A still from the alleged CCTV footage that shows two boys molesting a girl on New Year’s eve in Bengaluru. (Photo Courtesy: ANI Screengrab)
| 4 min read

Debunking the Logic That Bengaluru Victim Was Asking for It  

The shocking CCTV footage of two young men sexually assaulting a woman on a dimly lit road on New Year’s Day, as passers-by look on callously, has left Bengaluru and the country shocked and outraged.

The crime has rightly sparked off debate on women’s safety and gender violence. However, amid all the anger being directed at the molesters, one question that has regularly recurred on social media is, “Why was she out at 2:40 am?”

What should we make of this question, one that arises every time a woman is attacked late at night? The News Minute asked five women about their opinion of this argument, that has been echoed by so many citizens – men and women alike.

“A Blame Game With No Logic”

Lalitha Kumaramangalam, NCW Chairperson: We all react with outrage at such incidents. But are we looking inwards? And what are we doing to see it doesn’t happen again? What sort of men are we raising in India, where they can do anything to women and get away with impunity! There is no respect for women. We are always finding fault with women. Indian society needs to start looking inward.

Sudha Ramalingam, Advocate: It’s shifting blame on women. It’s very easy to blame a woman. The primary duty of the state and society is to make sure all places are made safe – notwithstanding what she is wearing, where she is and what time it is. It is immaterial. Safety in all spaces – in public or private space is the need of the hour. This is a blame game with no logic and an easy way to justify crime against women.

“They Think It Is Their Birth Right to Molest Women”

Gita Aravamudan, Journalist and Author: I don’t think that the hour of day has anything to do with molestation. Molesters will molest at any time of day. I disagree with that theory. I am 69-years-old – I think in my youth I have been molested in the streets of Bengaluru, New Delhi and Trivandrum in broad daylight. People don’t need to see the time of day or see a person in a certain dress to molest someone. It is a kind of macho thing to do to molest a woman.

This happens in crowds especially. It’s not a new phenomenon. It’s being encouraged, where they think it is fun and girls enjoy it.

It has nothing to do with late nights, nothing to do with clothes or the western concept of New Year. Molestation happens in traditional places too, at temple fests where women are traditionally clad.

There was a drunken unruly crowd and when they get together, they think it is their birth right to molest women.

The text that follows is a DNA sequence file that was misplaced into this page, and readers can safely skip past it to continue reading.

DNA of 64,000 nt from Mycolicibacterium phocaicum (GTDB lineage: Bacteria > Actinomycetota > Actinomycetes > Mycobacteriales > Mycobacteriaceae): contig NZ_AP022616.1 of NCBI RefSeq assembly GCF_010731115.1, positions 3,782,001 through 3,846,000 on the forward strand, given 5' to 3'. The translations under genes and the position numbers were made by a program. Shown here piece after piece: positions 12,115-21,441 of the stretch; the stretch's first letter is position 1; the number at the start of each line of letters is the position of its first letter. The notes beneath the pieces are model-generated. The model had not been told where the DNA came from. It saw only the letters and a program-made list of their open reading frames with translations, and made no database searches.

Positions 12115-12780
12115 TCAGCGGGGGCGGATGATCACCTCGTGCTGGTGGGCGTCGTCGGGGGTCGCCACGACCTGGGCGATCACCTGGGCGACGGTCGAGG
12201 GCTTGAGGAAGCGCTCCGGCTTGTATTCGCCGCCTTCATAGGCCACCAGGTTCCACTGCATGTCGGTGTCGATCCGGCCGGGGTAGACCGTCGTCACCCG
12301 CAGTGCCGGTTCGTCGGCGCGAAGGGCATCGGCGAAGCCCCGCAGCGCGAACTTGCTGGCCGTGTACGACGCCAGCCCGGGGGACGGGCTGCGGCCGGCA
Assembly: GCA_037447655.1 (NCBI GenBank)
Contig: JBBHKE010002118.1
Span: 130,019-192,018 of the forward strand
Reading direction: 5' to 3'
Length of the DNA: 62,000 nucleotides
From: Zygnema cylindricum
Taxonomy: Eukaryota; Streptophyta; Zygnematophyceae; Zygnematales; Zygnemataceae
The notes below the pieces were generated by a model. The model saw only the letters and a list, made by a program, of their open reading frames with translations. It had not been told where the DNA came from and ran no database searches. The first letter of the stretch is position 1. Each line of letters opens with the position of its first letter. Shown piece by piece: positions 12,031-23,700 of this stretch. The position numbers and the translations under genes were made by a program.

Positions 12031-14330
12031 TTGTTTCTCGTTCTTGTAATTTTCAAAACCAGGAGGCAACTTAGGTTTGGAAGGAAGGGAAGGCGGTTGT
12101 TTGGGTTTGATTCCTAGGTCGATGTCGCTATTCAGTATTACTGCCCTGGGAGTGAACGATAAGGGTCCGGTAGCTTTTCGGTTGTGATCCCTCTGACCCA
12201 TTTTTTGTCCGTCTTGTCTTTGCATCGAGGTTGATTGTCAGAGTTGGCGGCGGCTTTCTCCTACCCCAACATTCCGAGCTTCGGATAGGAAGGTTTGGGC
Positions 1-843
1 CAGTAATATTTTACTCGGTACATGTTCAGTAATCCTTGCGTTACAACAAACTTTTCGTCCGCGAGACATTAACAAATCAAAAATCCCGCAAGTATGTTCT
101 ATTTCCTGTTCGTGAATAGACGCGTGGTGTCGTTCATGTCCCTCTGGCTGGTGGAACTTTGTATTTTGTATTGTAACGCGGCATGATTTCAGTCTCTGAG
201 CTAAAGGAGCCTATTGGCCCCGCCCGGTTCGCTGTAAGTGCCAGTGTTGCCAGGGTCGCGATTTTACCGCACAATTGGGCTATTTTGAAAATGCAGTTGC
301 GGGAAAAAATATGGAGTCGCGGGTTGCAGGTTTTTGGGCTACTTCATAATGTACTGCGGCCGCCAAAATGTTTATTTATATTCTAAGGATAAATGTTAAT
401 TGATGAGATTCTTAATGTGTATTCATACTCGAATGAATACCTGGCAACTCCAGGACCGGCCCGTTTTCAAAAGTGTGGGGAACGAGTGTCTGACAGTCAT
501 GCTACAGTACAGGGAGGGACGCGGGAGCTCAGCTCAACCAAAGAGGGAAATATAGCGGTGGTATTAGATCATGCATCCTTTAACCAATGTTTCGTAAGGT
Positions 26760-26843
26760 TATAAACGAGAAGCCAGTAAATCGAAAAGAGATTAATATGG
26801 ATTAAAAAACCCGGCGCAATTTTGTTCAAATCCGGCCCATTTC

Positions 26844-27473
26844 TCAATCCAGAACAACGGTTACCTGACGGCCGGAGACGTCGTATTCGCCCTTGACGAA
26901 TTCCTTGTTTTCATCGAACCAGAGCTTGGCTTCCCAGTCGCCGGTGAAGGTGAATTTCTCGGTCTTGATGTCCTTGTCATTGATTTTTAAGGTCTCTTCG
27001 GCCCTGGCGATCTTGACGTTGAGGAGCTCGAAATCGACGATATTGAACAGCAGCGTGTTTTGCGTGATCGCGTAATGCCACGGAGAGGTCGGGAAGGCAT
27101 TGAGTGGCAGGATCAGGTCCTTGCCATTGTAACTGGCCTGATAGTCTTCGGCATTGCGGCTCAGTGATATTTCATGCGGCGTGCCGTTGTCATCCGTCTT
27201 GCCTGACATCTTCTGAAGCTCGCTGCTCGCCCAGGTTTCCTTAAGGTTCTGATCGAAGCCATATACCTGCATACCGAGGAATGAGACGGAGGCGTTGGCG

“Their Mindset Remains Feudal”

Brinda Adige, Social Activist: Men forget they are not keepers of women, they forget women are whole, complete citizens without men protecting them. Men need to respect us as women, and treat us with dignity. They don’t have sole right over our bodies and to moralise about our eating, drinking, and where we go. This mindset shows that no matter what technology reaches, what technology these people use – their mindset remains feudal. The mindset is of subjugating women, that women’s bodies are not their own. They assume they have right over our bodies and they clearly need to be told that it is not so.

“As Part of Media, Our Energy Should Be Directed to How This Plays Out”

Nisha Susan, Writer and Co-founder of ‘Ladies Finger’: Once the news cycle takes over, I find it becomes very strange. We have to talk about Abu Azmi and people who are saying things like this on Facebook. The conversation goes away.

I think what would be nice is for the media’s resources and energy to be put into finding out what would happen if you report violence now in 2016, in 2015; how does the police respond; how does the court respond; How does the Home Minister respond or how did the last Home Minister respond.

It is a good opportunity to take cognisance of that and focus our energy in something useful – put out RTIs, put out petitions, ask questions on government, on police. I don’t see anything which is being done by police or by government in general – other than having extra cops. We need to ask, did you have sensitisation for people or cops? As part of media, generally our energy should be directed to how this plays out.

(This story was originally published in The News Minute.)